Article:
These are hard questions, but they require some sort of answer. While Recovery meetings normally deal with trivialities, as these provide a good focus for practicing Cognitive and Behavioral Therapy methods, we do need to acknowledge and do our best to understand the difficult situations that members may face.
The DSM is published by the American Psychiatric Association. It offers a common language and standard criteria for the classification of mental disorders and is used by doctors and clinicians to diagnose conditions. The DSM-IV was published in 1994, and in its definition of depression it included an exclusion for bereavement. Briefly, if a patient had suffered a major loss and presented the symptoms of depression shortly thereafter, they would not be classified as mentally ill. While on the surface this sounds very reasonable, it has some unusual implications for treating those who may be suffering. The DSM-5 was published in 2013, and one of the most controversial changes was the removal of the bereavement clause from the definition of depression.
An article appeared in Innovations in Clinical Neuroscience titled: "The Bereavement Exclusion and DSM-5: An Update and Commentary" which addresses the questions around this change. The concern presented by critics of the DSM-5 is whether by changing the definition of depression to not account for a patient's recent loss amounts to medicalizing grief.
One way to think about this question is to consider whether depression and grief are separate but similar experiences, linked causally, or completely different. The argument for removing the bereavement clause in the DSM-5 rests partly on the idea that suffering from the grief induced by loss should not disqualify a person from receiving treatment for depression. While a person is not necessarily suffering from a mood disorder if they are suffering from grief, we should not reject the idea that a person might suffer from both at the same time and reasonably seek treatment for their depression while grieving. Attempting to treat depression while suffering from grief is complex, since the symptoms appear similar, and we need to be clear that fixing one issue may not address all issues.
Given that grief and depression have many of the same symptoms, how do we separate them?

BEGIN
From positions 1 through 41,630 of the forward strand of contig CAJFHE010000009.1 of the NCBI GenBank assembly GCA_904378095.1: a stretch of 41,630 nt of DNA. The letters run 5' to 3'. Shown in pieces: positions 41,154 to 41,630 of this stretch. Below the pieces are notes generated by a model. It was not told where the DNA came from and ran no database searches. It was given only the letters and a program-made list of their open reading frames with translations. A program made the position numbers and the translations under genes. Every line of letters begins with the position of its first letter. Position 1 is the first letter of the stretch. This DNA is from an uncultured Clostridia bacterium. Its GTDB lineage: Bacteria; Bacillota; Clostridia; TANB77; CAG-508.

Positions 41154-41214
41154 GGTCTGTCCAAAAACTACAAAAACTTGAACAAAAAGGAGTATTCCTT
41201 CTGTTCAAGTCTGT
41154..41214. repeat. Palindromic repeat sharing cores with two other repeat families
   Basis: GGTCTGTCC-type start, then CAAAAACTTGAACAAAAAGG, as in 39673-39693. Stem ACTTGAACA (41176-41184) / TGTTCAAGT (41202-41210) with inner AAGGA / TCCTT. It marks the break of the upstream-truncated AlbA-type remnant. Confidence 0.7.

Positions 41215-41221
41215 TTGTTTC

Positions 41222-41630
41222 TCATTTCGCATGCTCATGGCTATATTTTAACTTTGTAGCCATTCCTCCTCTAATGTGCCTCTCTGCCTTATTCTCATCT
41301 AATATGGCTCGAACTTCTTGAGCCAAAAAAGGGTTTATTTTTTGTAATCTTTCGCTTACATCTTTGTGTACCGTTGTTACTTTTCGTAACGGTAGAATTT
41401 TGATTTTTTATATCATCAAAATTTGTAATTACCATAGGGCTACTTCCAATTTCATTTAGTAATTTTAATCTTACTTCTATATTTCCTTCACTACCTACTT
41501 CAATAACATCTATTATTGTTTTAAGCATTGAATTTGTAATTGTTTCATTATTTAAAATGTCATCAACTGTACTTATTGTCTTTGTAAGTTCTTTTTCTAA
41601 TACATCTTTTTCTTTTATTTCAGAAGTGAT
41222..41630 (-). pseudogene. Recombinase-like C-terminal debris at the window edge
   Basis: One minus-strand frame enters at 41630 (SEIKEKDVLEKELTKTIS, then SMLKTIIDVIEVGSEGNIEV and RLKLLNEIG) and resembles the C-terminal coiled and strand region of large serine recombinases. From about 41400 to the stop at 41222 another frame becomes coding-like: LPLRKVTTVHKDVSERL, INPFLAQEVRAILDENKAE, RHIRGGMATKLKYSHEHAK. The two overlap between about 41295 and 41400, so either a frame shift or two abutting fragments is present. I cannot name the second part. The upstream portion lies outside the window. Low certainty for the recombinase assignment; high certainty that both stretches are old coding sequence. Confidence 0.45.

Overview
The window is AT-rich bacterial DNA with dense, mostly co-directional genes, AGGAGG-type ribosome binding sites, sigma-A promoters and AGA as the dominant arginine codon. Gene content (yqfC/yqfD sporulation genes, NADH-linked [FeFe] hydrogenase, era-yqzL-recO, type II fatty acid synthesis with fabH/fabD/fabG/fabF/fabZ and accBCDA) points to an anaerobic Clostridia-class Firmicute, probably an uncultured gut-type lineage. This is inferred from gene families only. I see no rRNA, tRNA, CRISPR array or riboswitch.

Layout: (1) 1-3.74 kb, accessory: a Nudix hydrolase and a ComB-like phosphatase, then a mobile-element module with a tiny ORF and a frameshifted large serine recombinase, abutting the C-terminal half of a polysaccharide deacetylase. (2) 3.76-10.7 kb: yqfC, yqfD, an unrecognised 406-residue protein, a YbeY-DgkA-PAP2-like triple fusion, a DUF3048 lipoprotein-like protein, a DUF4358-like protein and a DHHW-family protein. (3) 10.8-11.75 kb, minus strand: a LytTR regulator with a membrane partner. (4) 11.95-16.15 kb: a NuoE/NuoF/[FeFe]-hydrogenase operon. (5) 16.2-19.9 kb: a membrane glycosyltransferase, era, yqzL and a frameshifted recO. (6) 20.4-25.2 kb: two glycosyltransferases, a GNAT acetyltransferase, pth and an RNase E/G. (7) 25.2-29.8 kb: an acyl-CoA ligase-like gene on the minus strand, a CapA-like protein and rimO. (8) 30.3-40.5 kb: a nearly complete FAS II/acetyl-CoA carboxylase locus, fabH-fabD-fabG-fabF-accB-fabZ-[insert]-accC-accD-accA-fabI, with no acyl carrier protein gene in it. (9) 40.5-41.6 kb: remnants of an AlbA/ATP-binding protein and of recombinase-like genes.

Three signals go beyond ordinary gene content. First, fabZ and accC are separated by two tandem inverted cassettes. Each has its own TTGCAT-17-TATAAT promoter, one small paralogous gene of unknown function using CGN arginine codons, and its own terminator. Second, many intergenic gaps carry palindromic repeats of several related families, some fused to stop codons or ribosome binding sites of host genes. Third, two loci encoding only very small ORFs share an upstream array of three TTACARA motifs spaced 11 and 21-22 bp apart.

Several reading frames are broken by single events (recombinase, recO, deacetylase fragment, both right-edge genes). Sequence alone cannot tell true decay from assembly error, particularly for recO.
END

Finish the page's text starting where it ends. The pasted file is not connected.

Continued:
In Recovery meetings we focus on the notion of temper. You can think of the colloquial expression where we say one "loses their temper", as the prototypical example. Distinct from temper Abraham Low presents the notion of a genuine feeling in MHTWT from the chapter titled "Tantrums Have Much Force but Little Feeling" where he writes:
If a mother loses her child her sadness may have an irresistible quality.
In the language of Recovery, temper is distinct from genuine feeling. The sadness of the bereaved mother is a genuine feeling. That feeling is original, primary and pure. In contrast, temper is derived, secondary and adulterated. I shall try to explain these terms. Every feeling has thoughts attached to it. A sad person is bound to think that the world is flat and stale. In this instance, the feeling of sadness produces the thought of staleness. It is not so that the bereaved mother forms first the thought that the world is stale and, consequently, falls prey to sadness. The reverse is true: she is first sad and then thinks the world stale. The feeling of sadness is original, the thought of staleness is derived from the feeling of sadness. You can express the same relation between feeling and thought if you substitute "primary" for "original," and "secondary" for "derived." You will then understand that, in the instance of the mother, the feeling of sadness is primary, and the thought of staleness secondary. The terms "purity" and "adulteration" are easily explained. The mother feels sad, pure and simple. She is not angry, fearful, jealous or envious. She has no desire to dominate others, to be consoled by them. She is just sad, and her feeling is not contaminated by an admixture of other feelings. It is original, primary and pure, i.e., genuine. Contrast now this genuine feeling of sadness with Ada's temper tantrum. In Ada's own words, after the sister left, "before long I had myself worked up into a panic." The feeling did not descend on her; she "worked" on it, produced it and fanned it into a lusty fire by means of inflammatory thoughts. What precisely was the nature of her thoughts? Ada says it was the idea of being left alone, the idea of helplessness, the idea of perhaps needing help and not getting it. If that was true she could easily remedy the situation; visiting a friend or merely going for a walk, or to a show would have cured the loneliness. Instead, she "worked herself up." We know what that means. It means that Ada now gave herself up to all kind of sinister thoughts.